There are a number of reasons why airlines and hotels are raising the bar for free redemptions. They often cite increased investments -- renovations, new planes and the like -- saying they must pass along those costs.
In addition, the number of participants in loyalty programs has risen, as has the number of points and miles. When American started the first airline loyalty program in 1981, the only way to earn AAdvantage miles was through flying. Today, people who never fly on American can earn miles through credit card purchases, car rentals, online shopping malls and other avenues.
In the past four years, the number of participants in American's frequent flier program has increased by 16 percent, to 72 million at the end of 2012, according to company securities filings. The number of frequent flier miles the company issues is rising, even as it reduces the number of flights it offers.
"There are lots of ways to earn miles and hotel points that weren't there in the past," says Scott Mackenzie, a travel blogger at HackMyTrip. "So when more miles and points become available, it's reasonable for the number of points needed to go up."
Also, companies are becoming more sophisticated. In the past, marketing departments ran award programs, while operations departments ran the revenue side of the business. Now, those are becoming integrated, giving companies a better idea of the costs associated with offering rewards, says Dennis Armbruster, vice president and managing partner of LoyaltyOne Consulting, which works with travel and retail companies on rewards programs.
"They're trying to make these programs work harder for them, in terms of not cannibalizing sales they would have gotten otherwise," he says.
What you can do
To get the most out of points and miles, travel experts offer these tips:
- Don't hoard. Like most currencies, frequent flier miles and rewards points lose value over time, so don't plan to hold onto them for years. This also lessens the risk that you will forget about them. Most programs will remove what you have accumulated if there's no account activity for as little as 18 months. "You don't want to build up these massive balances and wait for somebody to come in and cut your legs out from under you," Hague says.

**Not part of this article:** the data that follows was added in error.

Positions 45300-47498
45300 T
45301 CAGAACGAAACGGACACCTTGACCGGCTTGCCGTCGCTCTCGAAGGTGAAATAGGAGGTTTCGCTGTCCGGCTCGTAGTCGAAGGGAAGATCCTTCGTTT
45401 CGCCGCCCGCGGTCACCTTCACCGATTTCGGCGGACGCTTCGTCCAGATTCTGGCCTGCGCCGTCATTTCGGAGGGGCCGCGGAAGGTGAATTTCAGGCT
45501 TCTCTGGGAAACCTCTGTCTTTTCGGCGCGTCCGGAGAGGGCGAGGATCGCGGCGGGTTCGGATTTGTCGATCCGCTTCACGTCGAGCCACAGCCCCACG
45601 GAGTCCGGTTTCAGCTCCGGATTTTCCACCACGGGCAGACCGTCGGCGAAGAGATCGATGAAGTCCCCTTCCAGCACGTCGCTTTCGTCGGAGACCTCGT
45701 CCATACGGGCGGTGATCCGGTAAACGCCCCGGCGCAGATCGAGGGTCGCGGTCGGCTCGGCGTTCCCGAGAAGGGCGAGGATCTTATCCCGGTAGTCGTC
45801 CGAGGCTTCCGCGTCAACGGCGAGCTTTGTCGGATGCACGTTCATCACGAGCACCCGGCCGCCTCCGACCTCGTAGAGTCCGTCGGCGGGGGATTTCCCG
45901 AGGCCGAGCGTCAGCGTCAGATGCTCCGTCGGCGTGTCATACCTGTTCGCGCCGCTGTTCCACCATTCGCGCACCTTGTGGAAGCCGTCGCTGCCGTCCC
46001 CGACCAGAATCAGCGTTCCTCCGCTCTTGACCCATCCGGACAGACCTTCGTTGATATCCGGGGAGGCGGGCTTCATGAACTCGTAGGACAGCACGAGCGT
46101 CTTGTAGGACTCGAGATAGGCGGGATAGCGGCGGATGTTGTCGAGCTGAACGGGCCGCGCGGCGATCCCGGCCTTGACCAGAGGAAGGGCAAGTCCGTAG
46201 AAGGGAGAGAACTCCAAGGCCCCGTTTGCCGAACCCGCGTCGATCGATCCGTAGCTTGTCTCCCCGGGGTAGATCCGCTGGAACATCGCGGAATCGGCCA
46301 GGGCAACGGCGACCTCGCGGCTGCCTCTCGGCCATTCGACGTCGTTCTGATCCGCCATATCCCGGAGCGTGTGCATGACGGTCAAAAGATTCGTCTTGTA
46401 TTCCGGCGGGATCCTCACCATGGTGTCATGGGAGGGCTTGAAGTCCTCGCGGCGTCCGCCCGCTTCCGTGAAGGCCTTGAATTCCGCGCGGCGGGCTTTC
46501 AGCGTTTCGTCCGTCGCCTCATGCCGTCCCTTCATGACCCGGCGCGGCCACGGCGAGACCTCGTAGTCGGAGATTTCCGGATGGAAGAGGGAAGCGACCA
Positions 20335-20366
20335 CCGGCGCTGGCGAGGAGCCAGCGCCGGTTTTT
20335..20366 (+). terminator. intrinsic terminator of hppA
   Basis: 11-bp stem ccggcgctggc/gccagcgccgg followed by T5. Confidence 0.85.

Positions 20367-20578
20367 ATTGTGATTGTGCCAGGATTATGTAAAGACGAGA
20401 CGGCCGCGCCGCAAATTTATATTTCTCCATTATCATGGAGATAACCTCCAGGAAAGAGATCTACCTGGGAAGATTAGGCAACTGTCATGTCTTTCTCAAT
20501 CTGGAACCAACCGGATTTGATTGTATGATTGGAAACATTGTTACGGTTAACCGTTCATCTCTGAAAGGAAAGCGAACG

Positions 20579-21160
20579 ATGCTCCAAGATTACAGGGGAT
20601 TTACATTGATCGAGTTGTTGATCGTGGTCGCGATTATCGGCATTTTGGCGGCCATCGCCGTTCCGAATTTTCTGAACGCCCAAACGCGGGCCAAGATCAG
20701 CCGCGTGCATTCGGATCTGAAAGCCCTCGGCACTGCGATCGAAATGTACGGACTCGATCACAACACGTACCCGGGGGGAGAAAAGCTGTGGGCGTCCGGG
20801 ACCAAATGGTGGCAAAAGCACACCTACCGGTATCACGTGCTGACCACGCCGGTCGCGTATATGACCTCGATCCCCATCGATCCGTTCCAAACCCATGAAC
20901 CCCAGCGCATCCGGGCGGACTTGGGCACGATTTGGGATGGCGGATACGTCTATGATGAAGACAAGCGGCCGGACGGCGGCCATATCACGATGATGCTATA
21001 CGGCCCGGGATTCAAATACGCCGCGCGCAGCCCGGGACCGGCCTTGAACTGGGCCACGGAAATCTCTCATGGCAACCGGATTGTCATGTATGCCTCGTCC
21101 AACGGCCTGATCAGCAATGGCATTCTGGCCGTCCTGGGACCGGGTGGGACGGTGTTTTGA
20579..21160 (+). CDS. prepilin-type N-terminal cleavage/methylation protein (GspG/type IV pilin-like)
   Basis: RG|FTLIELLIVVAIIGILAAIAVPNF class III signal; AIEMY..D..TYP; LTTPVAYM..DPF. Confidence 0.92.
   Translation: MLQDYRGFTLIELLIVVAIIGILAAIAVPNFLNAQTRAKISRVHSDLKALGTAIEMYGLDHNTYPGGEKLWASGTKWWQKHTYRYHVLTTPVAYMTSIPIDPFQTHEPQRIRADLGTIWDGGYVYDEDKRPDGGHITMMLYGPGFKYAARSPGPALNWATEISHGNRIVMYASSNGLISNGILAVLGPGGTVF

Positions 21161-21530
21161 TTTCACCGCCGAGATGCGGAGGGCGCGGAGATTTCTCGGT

- Concentrate activity in a few programs. Don't focus only on one rewards program, because you'll be vulnerable if the program changes. But don't spread yourself too thin, either. Armbruster says the best offers are targeted at active customers: "If you are active and engaged, you will get much better deals."
- Explore programs that allow transfers. In addition to airline and hotel companies, major banks such as Chase and American Express offer their own rewards programs -- and the points transfer to more than a dozen airlines and hotels on favorable terms. If you build up points in bank programs, you're less vulnerable to changes in any one airline or hotel program.
- Redeem awards before changes take effect. Usually, when an airline or hotel announces that more points are required for an award, customers have a few months to book awards at the old level.
- Remember that there is still value. If most of your miles come from sign-up bonuses and spending on credit cards that you would have used anyway, you still come out ahead -- even with the recent wave of devaluations.